HOUSTON — Rising oil production costs intersected with an unprecedented spirit of harmony between political parties last December, creating the conditions necessary to pass Mexico’s landmark energy policy, the head of the national oil company said Monday.
“It created the ‘perfect storm’ for energy reform,” said Emilio Lozoya, chief executive officer of Petroleos Mexicanos, or Pemex, at the inaugural dinner for the IHS CERAWeek energy summit in Houston.
Lozoya said politicians of all stripes recognized the toll that high energy costs have taken across Mexico’s economy, resulting in years of sluggish growth. They agreed on reform measures that officials hope will lower fuel and power prices.
“Mexico has abundant reserves but very high energy cost,” Lozoya said. “This was the main aim of the reform, to have a new policy that allows Mexico to have competitive prices.”
Government officials hope that the constitutional reforms, which are opening its oil and gas fields to international investment for the first time since the 1930s, will bring much-needed foreign capital to invest in energy production.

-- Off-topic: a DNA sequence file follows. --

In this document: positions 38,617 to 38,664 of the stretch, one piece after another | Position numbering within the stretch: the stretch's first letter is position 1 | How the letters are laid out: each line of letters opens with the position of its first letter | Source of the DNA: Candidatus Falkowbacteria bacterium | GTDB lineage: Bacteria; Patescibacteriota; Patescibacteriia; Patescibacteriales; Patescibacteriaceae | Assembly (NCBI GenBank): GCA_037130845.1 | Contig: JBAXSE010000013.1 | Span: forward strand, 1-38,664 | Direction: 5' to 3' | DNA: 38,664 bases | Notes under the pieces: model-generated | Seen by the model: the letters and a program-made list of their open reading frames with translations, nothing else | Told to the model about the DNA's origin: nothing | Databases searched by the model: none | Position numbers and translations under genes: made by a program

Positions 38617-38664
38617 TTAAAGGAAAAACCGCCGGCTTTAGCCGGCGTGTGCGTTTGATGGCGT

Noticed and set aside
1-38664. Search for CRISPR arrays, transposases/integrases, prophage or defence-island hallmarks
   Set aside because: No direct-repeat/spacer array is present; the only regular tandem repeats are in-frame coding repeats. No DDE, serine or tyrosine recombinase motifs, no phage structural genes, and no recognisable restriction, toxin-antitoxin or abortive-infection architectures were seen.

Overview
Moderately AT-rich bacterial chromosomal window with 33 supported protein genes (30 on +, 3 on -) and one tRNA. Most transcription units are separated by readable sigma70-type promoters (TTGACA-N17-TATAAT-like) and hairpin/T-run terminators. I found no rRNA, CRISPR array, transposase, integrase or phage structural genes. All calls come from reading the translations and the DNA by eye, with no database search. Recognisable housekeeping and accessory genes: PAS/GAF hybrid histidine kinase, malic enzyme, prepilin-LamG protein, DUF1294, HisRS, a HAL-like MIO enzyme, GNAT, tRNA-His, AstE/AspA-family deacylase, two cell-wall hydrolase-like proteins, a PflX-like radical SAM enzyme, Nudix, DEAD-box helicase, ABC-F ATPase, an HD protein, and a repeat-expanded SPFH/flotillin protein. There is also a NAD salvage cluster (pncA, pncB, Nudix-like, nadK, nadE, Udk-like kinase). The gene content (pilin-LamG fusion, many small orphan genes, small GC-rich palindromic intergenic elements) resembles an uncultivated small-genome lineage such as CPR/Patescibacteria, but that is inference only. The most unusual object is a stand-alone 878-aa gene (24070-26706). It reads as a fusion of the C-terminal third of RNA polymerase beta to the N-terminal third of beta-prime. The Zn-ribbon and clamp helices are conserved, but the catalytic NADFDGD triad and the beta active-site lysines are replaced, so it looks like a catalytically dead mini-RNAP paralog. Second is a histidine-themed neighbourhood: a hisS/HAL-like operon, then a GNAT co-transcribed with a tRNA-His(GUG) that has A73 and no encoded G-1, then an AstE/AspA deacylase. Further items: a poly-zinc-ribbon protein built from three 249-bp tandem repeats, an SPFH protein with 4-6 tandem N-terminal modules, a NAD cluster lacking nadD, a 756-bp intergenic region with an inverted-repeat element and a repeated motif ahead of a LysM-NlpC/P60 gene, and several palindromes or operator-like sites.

Pemex has estimated that it needs about $1 trillion dollars to develop its oil and gas resources in the coming years, providing opportunities for a broad range of investors.
Lozoya said Pemex intends to have potential joint ventures lined up as soon as the end of the year, to leverage both the financing and technology the partners could provide. The new blood is expected to help turn around the company’s declining production, which fell from 3.3 million barrels per day in 2005 to about 2.5 million barrels a day in 2013.
Pemex initially will focus on its mature plays, which Lozoya called “the low hanging fruit”, in an initial pre-bidding phase, known as Round Zero.
But the company also plans to keep a presence in deepwater and in unconventional plays, Lozoya said. The company will put together potential deals with partners after the necessary implementing regulations, which are scheduled to be made public in late April, have been released.
“One reason Pemex has not developed its shale plays is because we have plenty of more attractive opportunities, such as our mature fields,” Lozoya said. “We will focus on this area after the secondary legislation has passed.”